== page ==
Mid-Network Re-Scheduling of Scheduled Streaming
In an alternative embodiment, sender 710 in
Scheduling Across Multiple Channels
Wherein an interleaver, such as interleaver 400 a in
Still referring to
Consider that changing the order of a stream of packets using an interleaver such as interleaver 350 of
In yet another embodiment the scheduling of packets across both space and time may be accomplished as an integrated process in which the packets are scheduled randomly across multiple channels. In this embodiment, the randomizing of the packet order could be even further improved and, resultantly, so could channel performance be further improved.
In step 910, in the present embodiment, media data enters an encoder/packetizer (e.g., encoder/packetizer 320 of
In step 920 of method 900, in accordance with one embodiment of the present invention, an interleaver is selected by an interleaver selector. The interleaver can be a collection of several configurations of interleavers, each with a different configuration, selectable based on characteristics of the channel over which transmission will occur. The interleaver selector selects an interleaver from those available that will provide the lowest amount of distortion or that will satisfy a predetermined distortion threshold.
In step 930, the selected interleaver then adapts the conventional schedule (numerically sequential) into an adapted or reordered schedule based on characteristics of the channel over which the media is to be transmitted. The adapted schedule is selected to convert burst losses that might occur into isolated losses as received, so as to reduce distortion in the media at a receiver end. The channel characteristics can be determined by a channel characteristics estimator/historical data retriever based on channel data received from the receiver end.
In step 940 of
According to one embodiment, the information accumulated may include an average packet loss rate, the number of times different loss events occur, and the average time between loss events. For example, it may include the number of times an isolated loss occurred, the number of bursts of length 2 packets, the number of bursts of length 3 packets, the number of bursts of length 4 packets, etc., the end-to-end delay of each packet and the time between losses. In another embodiment, the channel characteristics accumulator may accumulate information regarding which packets were received and which were lost.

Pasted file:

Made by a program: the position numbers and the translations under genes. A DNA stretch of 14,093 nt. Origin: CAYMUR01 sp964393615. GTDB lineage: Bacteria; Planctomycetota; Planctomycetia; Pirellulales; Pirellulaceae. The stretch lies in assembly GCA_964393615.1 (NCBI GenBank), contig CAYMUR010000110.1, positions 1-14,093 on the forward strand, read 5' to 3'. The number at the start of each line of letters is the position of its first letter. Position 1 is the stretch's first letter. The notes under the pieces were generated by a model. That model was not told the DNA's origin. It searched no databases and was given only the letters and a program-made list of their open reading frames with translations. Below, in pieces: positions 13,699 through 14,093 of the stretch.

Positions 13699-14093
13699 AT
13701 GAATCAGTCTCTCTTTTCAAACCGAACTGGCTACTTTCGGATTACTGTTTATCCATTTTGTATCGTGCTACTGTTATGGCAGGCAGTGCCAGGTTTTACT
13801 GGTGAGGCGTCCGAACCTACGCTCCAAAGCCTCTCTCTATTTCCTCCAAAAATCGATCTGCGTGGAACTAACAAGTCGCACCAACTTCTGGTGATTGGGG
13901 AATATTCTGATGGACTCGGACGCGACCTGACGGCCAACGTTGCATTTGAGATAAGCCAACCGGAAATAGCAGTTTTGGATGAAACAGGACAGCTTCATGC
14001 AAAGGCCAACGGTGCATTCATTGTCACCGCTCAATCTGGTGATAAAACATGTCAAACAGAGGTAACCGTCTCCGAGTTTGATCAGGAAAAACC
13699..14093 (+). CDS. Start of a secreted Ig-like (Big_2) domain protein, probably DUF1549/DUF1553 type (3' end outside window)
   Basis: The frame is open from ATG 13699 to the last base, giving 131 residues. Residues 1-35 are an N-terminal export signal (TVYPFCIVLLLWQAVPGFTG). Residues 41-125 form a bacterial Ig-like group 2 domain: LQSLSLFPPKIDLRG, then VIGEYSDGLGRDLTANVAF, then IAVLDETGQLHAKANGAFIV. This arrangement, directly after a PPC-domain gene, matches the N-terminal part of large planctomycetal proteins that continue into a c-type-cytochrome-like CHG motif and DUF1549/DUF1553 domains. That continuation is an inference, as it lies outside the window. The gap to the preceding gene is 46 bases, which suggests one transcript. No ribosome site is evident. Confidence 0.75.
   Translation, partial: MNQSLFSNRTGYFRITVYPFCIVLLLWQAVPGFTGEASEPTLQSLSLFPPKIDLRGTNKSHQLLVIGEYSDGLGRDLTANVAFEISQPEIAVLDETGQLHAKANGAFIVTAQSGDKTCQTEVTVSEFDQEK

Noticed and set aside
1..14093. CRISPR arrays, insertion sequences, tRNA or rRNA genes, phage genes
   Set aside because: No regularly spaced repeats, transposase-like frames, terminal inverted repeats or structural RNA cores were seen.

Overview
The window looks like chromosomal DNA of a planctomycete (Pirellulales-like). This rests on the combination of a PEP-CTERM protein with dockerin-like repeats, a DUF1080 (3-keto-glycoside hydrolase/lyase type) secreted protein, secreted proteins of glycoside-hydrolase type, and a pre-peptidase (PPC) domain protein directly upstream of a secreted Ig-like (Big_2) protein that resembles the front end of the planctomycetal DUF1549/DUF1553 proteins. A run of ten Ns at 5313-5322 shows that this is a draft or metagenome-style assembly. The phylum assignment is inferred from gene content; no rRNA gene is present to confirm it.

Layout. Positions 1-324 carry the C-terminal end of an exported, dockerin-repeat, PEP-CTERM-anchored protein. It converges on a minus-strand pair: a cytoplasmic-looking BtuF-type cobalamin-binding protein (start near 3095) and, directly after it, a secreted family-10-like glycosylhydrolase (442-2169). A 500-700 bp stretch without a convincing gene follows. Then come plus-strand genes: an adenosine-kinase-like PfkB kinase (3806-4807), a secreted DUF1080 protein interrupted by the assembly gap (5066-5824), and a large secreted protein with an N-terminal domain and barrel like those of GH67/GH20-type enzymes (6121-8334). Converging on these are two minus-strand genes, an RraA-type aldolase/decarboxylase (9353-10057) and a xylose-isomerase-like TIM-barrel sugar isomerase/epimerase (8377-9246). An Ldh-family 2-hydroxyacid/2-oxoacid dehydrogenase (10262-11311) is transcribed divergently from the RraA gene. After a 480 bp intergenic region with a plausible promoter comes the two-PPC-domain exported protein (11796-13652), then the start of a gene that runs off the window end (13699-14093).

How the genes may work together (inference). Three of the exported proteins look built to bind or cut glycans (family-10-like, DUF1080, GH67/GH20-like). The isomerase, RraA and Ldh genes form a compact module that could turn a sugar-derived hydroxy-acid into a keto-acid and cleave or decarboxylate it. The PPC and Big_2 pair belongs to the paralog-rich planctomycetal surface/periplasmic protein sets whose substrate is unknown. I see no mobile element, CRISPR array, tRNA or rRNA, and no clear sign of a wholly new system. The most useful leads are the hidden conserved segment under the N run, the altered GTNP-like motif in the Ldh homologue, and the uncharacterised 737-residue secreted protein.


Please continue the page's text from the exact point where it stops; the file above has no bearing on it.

In step 950, the channel characteristics accumulator sends the accumulated information to the sender's characteristics estimator/historical data retriever, according to one embodiment. Upon receipt of the channel characteristics data, the sender's characteristics estimator/historical data retriever determines the pertinent statistics from the information received. The information can then be stored in a historical data storage media for future retrieval. The process continues until all data has been transmitted at which time method 900 is exited.
In summary, in its various embodiments, the present invention provides methods and systems thereof for reducing distortion and improving the quality of media received by determining and implementing a strategy for reordering the transmission across media data packets in order to reduce the effects of media packet losses. The features of the present invention are well suited for, but not limited to, media transmission over channels with significant losses of sequential packets (burst losses). According to the various embodiments of the present invention, the quality of media data received can be significantly improved by isolating packets lost so that they can be predicted by a packet that was recorded relatively close in time to the lost packet.
Embodiments of the present invention are thus described. While the present invention has been described in particular embodiments, it should be appreciated that the present invention should not be construed as limited by such embodiments, but rather construed according to the following claims.
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|U.S. Classification||370/235, 370/394|
|International Classification||H04L12/26, H04L12/28|
|Cooperative Classification||H04L65/80, H04L49/9094, H04L12/5693, H04L65/605|
|European Classification||H04L12/56K, H04L49/90S, H04L29/06M6C6, H04L29/06M8|
|Jan 31, 2013||FPAY||Fee payment|
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|Jan 26, 2017||FPAY||Fee payment|